WUI in the News
Here you can find current news articles about wildland-urban interface issues in the U.S. and abroad. Please note that while Interface South maintains news archives for reference, the links may no longer be active. You may need to contact the source or host website for more information.
Jul 2009 contains 9 News Articles.
Bobcats prey on smaller cousins in subdivision in Southlake and Colleyville
Northeast Tarrant - 30 Jul 2009
It happened every morning without fail: Jim Dawson put on his coffee, and his three cats, Bruno, Dot and Missy, came running in to receive a treat. So when Bruno didnâ€™t come through the pet door one day last week, Dawson said he knew something had happened.
DOE and USDA Award $6.3M for Genomics-Enabled Biofuels Research
Green Car Congress - 23 Jul 2009
The US Departments of Energy and Agriculture jointly selected seven projects for awards of up to $6.3 million towards fundamental genomics-enabled research leading to the improved use of plant feedstocks for biofuel production. These grants will be awarded under a joint DOE-USDA program begun in 2006 that is committed to fundamental research in biomass genomics, providing the scientific foundation to facilitate use of lignocellulosic materials for bioenergy and biofuels. (Earlier post.) DOE will provide $4 million in funding for four projects, while USDA will award $2.3 million to fund three projects. Initial funding will support research projects for up to three years.
Senate Agriculture Panel Begins to Stake Its Claim in Climate Bill
The New York Times - 20 Jul 2009
Members of the Senate Agriculture Committee will vet options this week for the sweeping energy and climate bill, which they are expected to play a significant role in shaping. The panel will have a hearing Wednesday to explore the role for agriculture and forestry in climate change legislation. They are scheduled to hear from two major farm groups on opposing sides of the debate and question senior Obama administration officials: Agriculture Secretary Tom Vilsack, EPA Administrator Lisa Jackson and White House Office of Science and Technology Director John Holdren. The hearing comes as senators consider their options for a massive cap-and-trade measure expected after the August recess. Senate Environment and Public Works Chairwoman Barbara Boxer, who is heading up the effort, says the measure the House passed last month, H.R. 2454, will serve as her basis for a bill.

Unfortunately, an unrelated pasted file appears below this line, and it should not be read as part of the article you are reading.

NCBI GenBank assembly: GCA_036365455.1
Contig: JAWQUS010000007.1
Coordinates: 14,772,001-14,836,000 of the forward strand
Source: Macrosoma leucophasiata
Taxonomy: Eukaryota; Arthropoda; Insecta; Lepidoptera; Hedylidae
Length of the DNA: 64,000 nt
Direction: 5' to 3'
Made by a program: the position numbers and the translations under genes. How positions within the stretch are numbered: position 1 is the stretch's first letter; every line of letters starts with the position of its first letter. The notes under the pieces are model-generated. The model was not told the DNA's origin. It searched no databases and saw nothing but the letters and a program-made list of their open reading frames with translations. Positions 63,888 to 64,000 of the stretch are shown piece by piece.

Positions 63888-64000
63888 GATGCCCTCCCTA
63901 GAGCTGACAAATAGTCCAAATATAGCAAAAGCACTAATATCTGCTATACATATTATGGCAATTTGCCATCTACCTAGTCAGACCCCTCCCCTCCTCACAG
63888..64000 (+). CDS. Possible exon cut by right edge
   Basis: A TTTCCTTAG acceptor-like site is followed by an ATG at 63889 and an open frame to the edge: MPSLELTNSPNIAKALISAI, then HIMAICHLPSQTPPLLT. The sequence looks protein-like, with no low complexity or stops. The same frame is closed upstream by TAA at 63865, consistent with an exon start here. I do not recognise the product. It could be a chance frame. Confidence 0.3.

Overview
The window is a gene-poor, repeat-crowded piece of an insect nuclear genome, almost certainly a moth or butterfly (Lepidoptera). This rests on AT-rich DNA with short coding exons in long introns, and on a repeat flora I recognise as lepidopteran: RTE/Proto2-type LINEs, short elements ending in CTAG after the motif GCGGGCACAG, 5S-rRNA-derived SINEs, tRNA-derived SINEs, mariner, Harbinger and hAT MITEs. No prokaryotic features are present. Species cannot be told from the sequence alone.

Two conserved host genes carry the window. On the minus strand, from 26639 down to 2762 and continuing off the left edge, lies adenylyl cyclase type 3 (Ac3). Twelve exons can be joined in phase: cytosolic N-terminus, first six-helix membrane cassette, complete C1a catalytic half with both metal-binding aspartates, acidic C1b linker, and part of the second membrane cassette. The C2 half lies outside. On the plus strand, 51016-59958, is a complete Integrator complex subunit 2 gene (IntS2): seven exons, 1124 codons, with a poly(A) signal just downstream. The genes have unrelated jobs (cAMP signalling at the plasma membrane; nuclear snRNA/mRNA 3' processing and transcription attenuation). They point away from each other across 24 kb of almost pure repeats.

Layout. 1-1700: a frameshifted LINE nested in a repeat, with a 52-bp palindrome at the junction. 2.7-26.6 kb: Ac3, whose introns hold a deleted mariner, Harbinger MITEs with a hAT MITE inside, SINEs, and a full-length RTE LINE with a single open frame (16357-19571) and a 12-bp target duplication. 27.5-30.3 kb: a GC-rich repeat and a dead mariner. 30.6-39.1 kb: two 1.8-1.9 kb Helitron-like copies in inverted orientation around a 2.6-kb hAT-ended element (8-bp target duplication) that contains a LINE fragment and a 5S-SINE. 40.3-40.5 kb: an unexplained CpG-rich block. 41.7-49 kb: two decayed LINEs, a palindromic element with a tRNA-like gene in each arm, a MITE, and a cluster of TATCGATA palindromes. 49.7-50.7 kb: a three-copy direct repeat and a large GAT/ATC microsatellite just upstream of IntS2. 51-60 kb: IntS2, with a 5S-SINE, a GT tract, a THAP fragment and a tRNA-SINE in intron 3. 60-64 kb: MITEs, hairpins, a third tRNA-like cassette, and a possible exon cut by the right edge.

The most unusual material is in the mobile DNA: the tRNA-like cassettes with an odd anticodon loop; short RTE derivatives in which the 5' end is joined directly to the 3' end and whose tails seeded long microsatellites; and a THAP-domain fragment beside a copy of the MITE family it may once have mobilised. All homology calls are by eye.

Bioenergy crops likely to be more invasive
European Commission, Environment DG - 11 Jul 2009
Whilst there is interest in bioenergy as a renewable alternative to fossil fuels, there is also concern about its environmental impact. A recent study demonstrates that potential bioenergy crops in Hawaii are 2 to 4 times more likely to be invasive than other plants. The EU climate action and renewable energy package has set a target of increasing the share of renewables in energy use to 20 per cent by 2020 which includes a minimum 10 per cent share for renewable energy in transport by 20201. The package sets out sustainability criteria for biofuels to ensure they deliver real environmental benefits. It is therefore important to establish methods to assess the environmental profile of a bioenergy crop before it is introduced to an area or planted extensively. Invasive species raise concerns for biodiversity at both a European and global level and is a major policy issue2. To date, no study has quantified the invasiveness of bioenergy crops. This study adapted an established tool called the Weed Risk Assessment (WRA) for use in Hawaii and the Pacific regions. The WRA mitigates the impacts of intentional plant introductions. The research compared the risks of invasion of a list of 40 bioenergy crops that have been proposed for Hawaii to a random sample of 40 non-bioenergy plants that have already been introduced. The research is valid for all areas with tropical and subtropical ecosystems.
Forest Service Awards Money to Get More Kids in the Woods
NAZ Today - 9 Jul 2009